Since 1930, festivals of modern music have been held in Venice. Lutosławski’s name first appeared on the programme of the inaugural concert of the 22nd Festival Internazionale di Musica Contemporanea on 11 September 1959. The theatre orchestra of La Fenice under the baton of Nino Sanzogno performed Musique funèbre, and that was the first Italian performance of this work, completed barely a year before.
Two years later, the Chamber Orchestra of the Cracow Philharmonic was invited to the exceptionally long (three-week) 24th edition of the festival, moved to the spring. The orchestra’s director, Andrzej Markowski, wanted to give a few premiere performances for the festival audiences, and one of the composers he approached with a request for a new score was Lutosławski. Thus arose Jeux vénitiens, its title referring to the location of the first performance. The concert took place on 24 April 1961 atthe Teatro La Fenice, and it proved a memorable moment in the history of twentieth-century music: the moment when controlled aleatory technique was born.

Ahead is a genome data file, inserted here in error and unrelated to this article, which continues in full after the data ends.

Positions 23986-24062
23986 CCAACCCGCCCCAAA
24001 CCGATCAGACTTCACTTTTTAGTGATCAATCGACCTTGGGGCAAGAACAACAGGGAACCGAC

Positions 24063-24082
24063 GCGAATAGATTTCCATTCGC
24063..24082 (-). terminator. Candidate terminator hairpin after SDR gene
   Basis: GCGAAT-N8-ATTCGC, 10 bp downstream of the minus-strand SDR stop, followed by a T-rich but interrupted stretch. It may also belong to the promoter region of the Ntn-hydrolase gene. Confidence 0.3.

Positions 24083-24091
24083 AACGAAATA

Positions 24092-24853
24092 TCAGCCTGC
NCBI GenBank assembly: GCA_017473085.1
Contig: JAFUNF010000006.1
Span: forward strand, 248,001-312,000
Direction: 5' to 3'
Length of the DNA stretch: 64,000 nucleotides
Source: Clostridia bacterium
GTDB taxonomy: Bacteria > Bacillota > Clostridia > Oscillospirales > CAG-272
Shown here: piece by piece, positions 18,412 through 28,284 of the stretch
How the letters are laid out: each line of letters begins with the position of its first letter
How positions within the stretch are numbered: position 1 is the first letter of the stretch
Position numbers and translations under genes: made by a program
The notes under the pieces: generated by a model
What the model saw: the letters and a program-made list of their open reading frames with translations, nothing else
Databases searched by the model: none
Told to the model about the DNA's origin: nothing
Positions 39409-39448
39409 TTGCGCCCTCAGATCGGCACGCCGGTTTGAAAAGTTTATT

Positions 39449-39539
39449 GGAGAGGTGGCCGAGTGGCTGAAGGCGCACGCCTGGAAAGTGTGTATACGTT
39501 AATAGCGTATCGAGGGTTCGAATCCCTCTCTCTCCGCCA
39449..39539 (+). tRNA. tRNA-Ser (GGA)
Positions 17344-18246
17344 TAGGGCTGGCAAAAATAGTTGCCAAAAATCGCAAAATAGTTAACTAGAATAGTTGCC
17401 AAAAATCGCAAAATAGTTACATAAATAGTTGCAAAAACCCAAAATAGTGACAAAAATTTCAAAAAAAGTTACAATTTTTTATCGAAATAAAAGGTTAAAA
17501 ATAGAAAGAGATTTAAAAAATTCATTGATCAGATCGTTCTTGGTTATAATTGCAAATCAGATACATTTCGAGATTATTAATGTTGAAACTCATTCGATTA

Lutosławski employed that new technique again, in a much larger ensemble, comprising chorus and orchestra, in his new work, Trois poèmes d’Henri Michaux, which he started writing on his return from Venice. The Trois poèmes were first performed in 1963 at the new music biennial in Zagreb, but they were also performed soon afterwards in Venice, as well, in the autumn of 1964, when the organisers returned to the traditional period for the festival. The composer conducted the chorus.
Danuta and Witold Lutosławski made their last trip to Venice for a pleasant private occasion. In June 1993, Anne-Sophie Mutter invited them there to help celebrate her thirtieth birthday.